*all names have been changed to protect the innocent*
Jane walked through the door yesterday and held out her arm.
“Joey bite you,” she stated.
I looked at her arm and the big red puffed up mark where Joey’s teeth obviously clamped down on my baby girl like a plump piece of ham.
“Joey bit you?” I asked.
She nodded, “Joey bite you.”
This has been happening often. Too often for my comfort.
I will say that her daycare is very vigilant, and they always send notes home explaining the situation, what they did, whether or not she cried. They always make us aware, and they always hold her and put ice on it and kiss the boo boo’s. They take every step possible to prevent biting. But hey, biting happens. It’s still an excellent daycare. That’s not what worries me.
A few weeks ago her teacher told us that Jane is the sweet one. She said when Jane gets her toys taken away or she gets hit, she never hits back. This didn’t sit well with me.
“We have to teach her to stick up for herself. But I don’t want to make her aggressive,” I thought to myself.
At this particular juncture I noticed her laying on the floor, splayed out beside the dog, pursing her lips and whispering, “Mabel kiss? Mabel kiss?”
Mabel leaned in and licked Jane’s lips and I realized there was zero danger of that kid becoming too aggressive.
I sat her down and began our talk.
“Jane, when someone bites you, you push them away and say ‘NO! Don’t bite me!”
She stared at me like I had two heads.
I said, “See, if Joey bites you, push him away and say, ‘NO! Don’t bite me!”
Jane pondered this for a moment.
“Joey bite you.”
“That’s right, and if someone bites you, you push them away and say, “NO! Don’t bite me!” I demonstrated again.
“NO! Joey don’t bite you!” Jane yelled gleefully.
“That’s right! But say, “Don’t bite me!” I said.
“Don’t bite YOU!” she yelled back.
But then I realized that personal pronouns aren’t her thing right now and we can worry about that later.
Jane eyed the bright red teeth marks on her arm and sighed, “Joey bite you. Joey fwend.”
Tears sprung into my eyes and I took a deep breath. They weren’t sad tears. They were Hulk smash tears.
“He’s your friend but he cannot bite you. You push him away and tell him no.”
She crawled into my lap, “Joey fwend.”
At this point I had a vision. I walked into the daycare, pointed my finger at all the children and said, “The next person who bites my kid is gonna get it. I don’t know what it is. But I’ll think of something. And it will be awful. So DON’T BITE MY KID.” Then the teachers looked nervous, and security came in, and then came a restraining order. The vision began better than it ended and helped me realize that this is not a viable option.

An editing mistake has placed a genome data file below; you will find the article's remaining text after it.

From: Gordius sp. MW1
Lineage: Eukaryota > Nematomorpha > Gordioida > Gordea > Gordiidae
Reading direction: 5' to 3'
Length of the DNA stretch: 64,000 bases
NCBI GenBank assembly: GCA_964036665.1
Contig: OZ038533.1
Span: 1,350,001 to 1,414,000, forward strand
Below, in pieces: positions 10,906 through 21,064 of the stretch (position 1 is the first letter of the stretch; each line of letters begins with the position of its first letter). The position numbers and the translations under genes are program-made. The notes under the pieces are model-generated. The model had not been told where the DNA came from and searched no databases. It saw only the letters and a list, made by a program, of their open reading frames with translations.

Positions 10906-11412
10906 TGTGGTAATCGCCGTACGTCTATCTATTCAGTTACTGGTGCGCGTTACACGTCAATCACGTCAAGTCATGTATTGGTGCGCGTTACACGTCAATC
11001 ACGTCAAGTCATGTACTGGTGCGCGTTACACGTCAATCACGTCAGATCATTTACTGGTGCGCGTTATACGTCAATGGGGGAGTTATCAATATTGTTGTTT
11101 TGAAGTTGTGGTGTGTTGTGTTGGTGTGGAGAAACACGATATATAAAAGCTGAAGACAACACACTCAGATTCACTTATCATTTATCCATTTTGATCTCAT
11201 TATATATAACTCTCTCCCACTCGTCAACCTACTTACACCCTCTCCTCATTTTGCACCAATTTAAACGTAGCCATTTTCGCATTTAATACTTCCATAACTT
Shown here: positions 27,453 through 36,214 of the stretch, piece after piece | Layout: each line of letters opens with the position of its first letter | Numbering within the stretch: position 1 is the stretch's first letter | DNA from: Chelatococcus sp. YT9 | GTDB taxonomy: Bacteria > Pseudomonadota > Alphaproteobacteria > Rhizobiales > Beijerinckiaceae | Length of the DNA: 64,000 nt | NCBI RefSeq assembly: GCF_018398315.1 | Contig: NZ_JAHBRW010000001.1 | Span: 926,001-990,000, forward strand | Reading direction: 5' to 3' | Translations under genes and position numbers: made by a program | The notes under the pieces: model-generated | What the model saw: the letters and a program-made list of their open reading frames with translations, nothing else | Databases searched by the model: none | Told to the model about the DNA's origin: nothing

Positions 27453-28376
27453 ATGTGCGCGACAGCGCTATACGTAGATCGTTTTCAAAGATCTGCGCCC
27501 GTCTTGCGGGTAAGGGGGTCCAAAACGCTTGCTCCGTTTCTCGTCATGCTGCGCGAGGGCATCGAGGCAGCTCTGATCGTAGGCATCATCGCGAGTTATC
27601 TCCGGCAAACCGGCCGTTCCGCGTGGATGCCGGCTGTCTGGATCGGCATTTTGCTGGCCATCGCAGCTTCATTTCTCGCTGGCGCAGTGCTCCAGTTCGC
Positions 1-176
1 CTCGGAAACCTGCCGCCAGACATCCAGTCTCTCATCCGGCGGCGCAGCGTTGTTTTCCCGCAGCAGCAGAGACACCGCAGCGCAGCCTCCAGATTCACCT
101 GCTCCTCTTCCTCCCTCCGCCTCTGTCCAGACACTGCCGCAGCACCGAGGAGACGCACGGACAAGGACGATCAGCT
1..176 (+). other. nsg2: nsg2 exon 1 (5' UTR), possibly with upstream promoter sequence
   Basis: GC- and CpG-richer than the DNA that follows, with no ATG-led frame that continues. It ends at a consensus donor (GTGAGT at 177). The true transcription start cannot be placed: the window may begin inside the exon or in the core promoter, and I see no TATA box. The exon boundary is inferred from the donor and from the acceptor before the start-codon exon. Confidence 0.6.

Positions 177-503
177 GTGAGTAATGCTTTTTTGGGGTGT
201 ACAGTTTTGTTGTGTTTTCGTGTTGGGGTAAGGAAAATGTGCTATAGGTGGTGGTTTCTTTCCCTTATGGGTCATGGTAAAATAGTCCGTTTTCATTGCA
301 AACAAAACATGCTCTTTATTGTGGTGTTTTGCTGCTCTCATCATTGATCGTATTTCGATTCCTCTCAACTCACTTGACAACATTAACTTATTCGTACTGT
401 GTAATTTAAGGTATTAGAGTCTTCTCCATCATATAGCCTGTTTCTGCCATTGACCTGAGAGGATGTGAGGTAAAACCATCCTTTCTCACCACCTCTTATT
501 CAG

Our society really embraces the boy culture. “Aw, he’s such a boy,” we say to each other as the little fellas run around breaking things, pushing each other, and drawing pictures on the walls with crayons (not all little fellas, some are calm and sweet and gentle). But somehow, we don’t give that freedom to little girls. Little girls are supposed to be sweet and say please and thank you and never fight. Little girls are supposed to play with dolls and speak softly. Little girls are supposed to sit still and behave.
To this I say BOLOGNA.
I’m so thankful for Jane’s sweet, gentle heart. But I also know that in this life a girl has to be tough sometimes. And in order to be tough, girls need parents who give them permission to be tough.
My sisters, on the other hand, were rare ducks. They were born into this world with an invisible “don’t tread on me” tattoo stamped on their arms. Once, when I was around 8 and Rebecca was Jane’s age, a little neighborhood boy punched me. He hit me right in the stomach and it took the wind completely out of my lungs. In those moments of shock I slumped to the ground and in the corner of my eye I saw Rebecca spring to her feet.
We’d been playing in the sprinkler, and she was wearing nothing but a water logged diaper. She grabbed a big stick off the ground and charged the boy like a deranged kamikaze pilot, stick flailing, stocky feet running at full force.
“DON’T HIT WIZ!” she screamed.
I remember distinctly that the boy ran from her. I mean, he should have, because she fully intended to beat him to the best of her abilities.
But what I realized yesterday while talking with Jane is that she doesn’t have that. She doesn’t have the innate, “pick on me or mine and I’ll filet you with this stick” reaction to violence or mistreatment. She just makes peace because someone is her “fwend.”
So we’ll work on it. Slowly but surely. She’ll always be sweet and gentle. I just want her to feel fully justified in saying no. And pushing back. And maybe, on occasion, waving a big stick around in the air.
I may not be able to teach her about personal pronouns for a while, but I want her to know it’s ok to be tough.